The traditionalists

Scoop Shop by Sweet Sammies

Every neighbourhood needs a tiny, top-quality scoop shop like this one on Dundas West, near Palmerston, where there are typically around a dozen different flavours , each one made, according to the chalkboard menu, "From scratch with ❤."

There was an excellent Ontario strawberry ice cream when I stopped in a few weeks ago, all super-creamy texture and vivid-tasting strawberry chunks, as well as a superbly flavourful hazelnut and a toasted marshmallow chocolate chip, among other, mostly classic flavours. They were also scooping the richest, most custardy vanilla I've had in recent memory. It tasted resolutely honest: like good cream, egg yolks, sugar and vanilla, heated into custard and churned through a salt-and-ice-cooled hand crank bucket, the last part of which I'm sure it wasn't, but anyway. It tasted just the way your homesteading great-grandmother might have done it if she opened an ice cream shop. You ought to go.

808 Dundas Street West (at Palmerston Avenue),

Sweet Olenka's

The three-location empire's Kensington Market storefront specializes in vegan ice creams and naturalist flavours: the wasabi and ginger tastes like wasabi, and ginger, while the strawberry and rhubarb tastes like nothing more than those two things.

The lychee ice cream, like many of Sweet Olenka's vegan offerings, is built not on dairy cream but coconut milk, which you might think would make for a thin, limp base and a Caribbean-tasting backnote. It doesn't. It is soft and remarkably dense, a titch closer in texture to sorbet than ice cream, sure, but still utterly nice.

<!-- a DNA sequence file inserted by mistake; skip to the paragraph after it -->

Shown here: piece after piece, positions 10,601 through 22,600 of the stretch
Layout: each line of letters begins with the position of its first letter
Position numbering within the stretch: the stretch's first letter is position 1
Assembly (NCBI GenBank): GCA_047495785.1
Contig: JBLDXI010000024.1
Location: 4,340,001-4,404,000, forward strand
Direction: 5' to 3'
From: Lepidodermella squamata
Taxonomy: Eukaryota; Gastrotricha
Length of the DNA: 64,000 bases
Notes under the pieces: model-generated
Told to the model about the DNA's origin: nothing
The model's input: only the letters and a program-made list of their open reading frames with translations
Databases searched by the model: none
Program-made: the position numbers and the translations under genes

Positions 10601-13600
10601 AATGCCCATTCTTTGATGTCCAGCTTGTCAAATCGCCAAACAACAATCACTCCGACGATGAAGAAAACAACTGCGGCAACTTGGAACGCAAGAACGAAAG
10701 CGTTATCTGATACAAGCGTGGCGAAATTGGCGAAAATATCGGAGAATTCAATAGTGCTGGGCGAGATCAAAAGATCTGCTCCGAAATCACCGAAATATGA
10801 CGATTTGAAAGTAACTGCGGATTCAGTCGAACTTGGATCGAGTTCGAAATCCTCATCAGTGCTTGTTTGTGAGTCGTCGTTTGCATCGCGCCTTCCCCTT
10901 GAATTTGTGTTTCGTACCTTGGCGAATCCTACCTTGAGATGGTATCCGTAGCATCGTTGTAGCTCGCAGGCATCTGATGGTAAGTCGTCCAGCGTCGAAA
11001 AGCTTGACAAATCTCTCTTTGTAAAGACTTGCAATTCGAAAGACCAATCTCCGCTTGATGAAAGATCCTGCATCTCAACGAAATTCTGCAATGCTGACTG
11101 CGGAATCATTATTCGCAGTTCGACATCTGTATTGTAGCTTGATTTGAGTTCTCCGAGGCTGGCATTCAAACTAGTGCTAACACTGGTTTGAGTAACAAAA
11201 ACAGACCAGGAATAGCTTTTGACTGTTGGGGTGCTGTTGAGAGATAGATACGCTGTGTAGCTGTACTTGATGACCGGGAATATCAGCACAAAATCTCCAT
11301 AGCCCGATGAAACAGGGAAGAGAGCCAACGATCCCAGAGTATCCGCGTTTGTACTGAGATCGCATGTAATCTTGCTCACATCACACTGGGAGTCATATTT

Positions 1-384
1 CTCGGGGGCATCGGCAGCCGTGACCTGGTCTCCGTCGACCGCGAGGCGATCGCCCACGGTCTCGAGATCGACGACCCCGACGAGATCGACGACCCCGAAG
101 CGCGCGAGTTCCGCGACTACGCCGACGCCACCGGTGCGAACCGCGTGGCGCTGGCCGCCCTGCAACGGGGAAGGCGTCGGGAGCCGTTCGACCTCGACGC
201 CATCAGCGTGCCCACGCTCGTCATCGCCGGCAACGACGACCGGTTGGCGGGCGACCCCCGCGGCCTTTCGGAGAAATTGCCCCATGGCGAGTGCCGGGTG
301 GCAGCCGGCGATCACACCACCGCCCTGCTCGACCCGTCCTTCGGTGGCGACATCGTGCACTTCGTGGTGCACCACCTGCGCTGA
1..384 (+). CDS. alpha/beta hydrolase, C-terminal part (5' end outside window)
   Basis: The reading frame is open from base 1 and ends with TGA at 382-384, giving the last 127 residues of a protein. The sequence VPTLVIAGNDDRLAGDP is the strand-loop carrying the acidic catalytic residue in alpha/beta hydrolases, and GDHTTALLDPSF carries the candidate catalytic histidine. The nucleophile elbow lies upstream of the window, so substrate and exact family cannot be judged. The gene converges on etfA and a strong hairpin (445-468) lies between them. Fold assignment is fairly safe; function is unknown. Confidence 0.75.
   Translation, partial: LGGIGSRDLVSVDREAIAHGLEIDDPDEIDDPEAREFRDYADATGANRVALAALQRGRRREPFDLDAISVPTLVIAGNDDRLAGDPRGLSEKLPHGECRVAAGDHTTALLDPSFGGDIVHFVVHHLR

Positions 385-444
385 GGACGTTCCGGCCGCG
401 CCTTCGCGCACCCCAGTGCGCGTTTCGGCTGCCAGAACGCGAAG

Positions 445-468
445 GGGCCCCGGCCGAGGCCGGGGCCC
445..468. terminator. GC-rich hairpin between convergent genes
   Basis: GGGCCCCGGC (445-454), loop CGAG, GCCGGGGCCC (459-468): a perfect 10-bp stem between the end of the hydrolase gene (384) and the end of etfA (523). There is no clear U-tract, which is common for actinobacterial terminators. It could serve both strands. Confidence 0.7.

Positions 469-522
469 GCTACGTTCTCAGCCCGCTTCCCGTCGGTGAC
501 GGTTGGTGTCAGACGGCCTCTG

225 Augusta Avenue (at Baldwin Street),

If neither of those work for you, be sure to try the fantastic gelati at The Cheese Boutique, in Etobicoke, the very well-made ice creams and sorbetti at stalwart Ed's Real Scoop, with three locations, or the top-drawer scoops at Kekou Gelato, with locations on Queen Street and on Baldwin Street, which might be the best in town.

The modernists

Death in Venice

Chef Kaya Ogruce's sateen-textured gelati often tip toward oddball flavours. He has offered a "chocolate, crisp cricket and mealworm" creation in recent months, as well as caramelized eggplant and tahini, roasted parsnip and maple syrup, and pecorino-porcini.

If those aren't quite your speed, he does plenty of more straight-ahead sorts. His vegan pina colada is wonderful, flavoured with coconut, lemongrass and rum-soaked pineapple in a snowy-white, mid-weight base, and the peanut butter and feuilletine (that's the French word for croissant crumbs, for the uninitiated) is as stupidly good as it sounds. The ginger and carrot was beautifully flavoured, if a rare Death In Venice gelato with a touch of icy texture; far better the smoked hay and goat's milk (it is sort of brilliant), or the combination that won Mr. Ogruce Chopped Canada's $10,000 prize last month: his ricotta, rosemary, lemon and honey, which is sublimely tangy and creamy, with bits of aromatic peel inside.

536 Queen Street West (at Ryerson Avenue, inside the Constantinople Bakery),